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I have seen little or no criticism of those attempts to keep SLR lens-body systems closed (never mind that the efforts are often defeated by reverse engineering) and in analogy to the current enthusiasm for the Rollei system, I do not see openness much used as an argument for adopting FourThirds, or restricting oneself to using the older out-of-patent "public domain" parts of other lens-body interfaces.
That debate was certainly lively enough while it raged, but that is a few years ago now.

I don't see anything particularly new about the Hasselblad H3D debate that wasn't already raised in the debate of "chipped" lenses.

But rest assured, there was an argument then, too.
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Jan
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« Reply #37 on: December 30, 2006, 11:22:03 PM »
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In regards to the question about what the other backs have that Hasselblad does not..

SPEED.

I cannot speak for the H3D but I recently worked a job where the photographer had an H1D and hired me for an additional camera setup with a Phase P30 back.  The recycle time on for the H1D back was quite slow compared to the P30.

I tried to rent an Hasselblad back recent and Samy's Camera Rental Department in LA told me they stopped renting the H1D system because of so many complaints and problems from their client base.  They have been renting Leaf backs for a long time and now rent Phase too.
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Erik Hillard

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pprdigital
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« Reply #38 on: December 31, 2006, 11:26:46 AM »
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In regards to the question about what the other backs have that Hasselblad does not..

SPEED.

I cannot speak for the H3D but I recently worked a job where the photographer had an H1D and hired me for an additional camera setup with a Phase P30 back.  The recycle time on for the H1D back was quite slow compared to the P30.

I tried to rent an Hasselblad back recent and Samy's Camera Rental Department in LA told me they stopped renting the H1D system because of so many complaints and problems from their client base.  They have been renting Leaf backs for a long time and now rent Phase too.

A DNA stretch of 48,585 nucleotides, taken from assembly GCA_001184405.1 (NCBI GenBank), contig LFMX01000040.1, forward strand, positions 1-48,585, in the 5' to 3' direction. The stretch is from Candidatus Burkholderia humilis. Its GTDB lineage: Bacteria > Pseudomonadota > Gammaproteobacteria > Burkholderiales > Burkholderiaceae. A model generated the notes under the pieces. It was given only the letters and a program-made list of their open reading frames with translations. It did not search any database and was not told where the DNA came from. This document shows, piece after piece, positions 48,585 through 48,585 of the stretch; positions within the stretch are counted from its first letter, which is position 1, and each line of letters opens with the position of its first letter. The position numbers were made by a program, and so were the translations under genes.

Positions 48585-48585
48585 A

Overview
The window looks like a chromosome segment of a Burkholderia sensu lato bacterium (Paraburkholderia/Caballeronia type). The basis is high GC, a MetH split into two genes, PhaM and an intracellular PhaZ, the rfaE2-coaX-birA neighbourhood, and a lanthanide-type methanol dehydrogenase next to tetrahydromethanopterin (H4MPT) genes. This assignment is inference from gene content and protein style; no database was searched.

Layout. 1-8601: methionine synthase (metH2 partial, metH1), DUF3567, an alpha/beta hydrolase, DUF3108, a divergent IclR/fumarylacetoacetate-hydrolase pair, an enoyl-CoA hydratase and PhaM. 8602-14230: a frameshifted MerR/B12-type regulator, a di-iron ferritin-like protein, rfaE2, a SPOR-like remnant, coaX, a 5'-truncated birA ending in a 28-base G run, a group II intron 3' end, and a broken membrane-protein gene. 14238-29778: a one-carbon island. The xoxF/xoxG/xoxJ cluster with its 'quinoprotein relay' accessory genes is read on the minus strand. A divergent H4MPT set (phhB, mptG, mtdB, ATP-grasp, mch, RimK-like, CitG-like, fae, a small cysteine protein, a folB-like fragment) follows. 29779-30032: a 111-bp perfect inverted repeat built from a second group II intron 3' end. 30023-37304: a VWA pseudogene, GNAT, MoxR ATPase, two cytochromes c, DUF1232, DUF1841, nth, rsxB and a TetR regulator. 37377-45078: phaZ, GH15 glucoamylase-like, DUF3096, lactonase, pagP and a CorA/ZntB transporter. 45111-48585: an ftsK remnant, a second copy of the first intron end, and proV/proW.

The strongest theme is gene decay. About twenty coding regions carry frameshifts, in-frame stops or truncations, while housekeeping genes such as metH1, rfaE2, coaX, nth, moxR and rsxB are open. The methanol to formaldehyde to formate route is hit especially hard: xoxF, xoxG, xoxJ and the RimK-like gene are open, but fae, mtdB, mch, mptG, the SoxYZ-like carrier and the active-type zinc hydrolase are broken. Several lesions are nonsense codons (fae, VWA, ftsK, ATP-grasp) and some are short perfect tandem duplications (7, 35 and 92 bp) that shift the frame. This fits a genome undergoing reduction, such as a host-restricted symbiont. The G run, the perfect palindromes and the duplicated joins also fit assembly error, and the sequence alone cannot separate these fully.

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Eric:

How can you possibly promote an argument that the Hasselblad backs are slow compared to other backs when you are talking about comparing the very latest Phase One back (and one with a smaller chip) to a Hasselblad product 2 generations back (nearly 3 years ago)?

Of course Samy's stopped carrying H1D's - they're 3 years old, and were the very first attempt at an integrated solution (with all the inherent growing pains).

If you compare an H3D to a P45, the capture speed is very equivalent. The Plus series Phase backs will get a bit faster and so will the S series Aptus's. This will come at a cost. Hasselblad backs will also get faster, perhaps through FREE software upgrade enhancements - as they have with many other recent advancements. Dalsa chipped products (Leaf, Sinar) are a bit faster than Kodak chipped products (Hasselblad, Phase). But aside from that, there's no speed disadvantage with an H3D.

Steve Hendrix
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Steve Hendrix
erikhillard
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« Reply #39 on: December 31, 2006, 05:36:42 PM »
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Steve,

I started out specifically saying I cannot speak about the H3D.  Sorry you got offended by my comparison.  It was not scientific, merely a comparison of equipment I had on set recently.

I do hope that the H3D is as fast as the P30 and Leaf Aptus.  That would be great.  Unfortuntately it is not for rent locally in Los Angeles.  I look forward to seeing it.  I can only presume that if it as great an improvement as everyone says then it will be in the rental department soon.
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Erik Hillard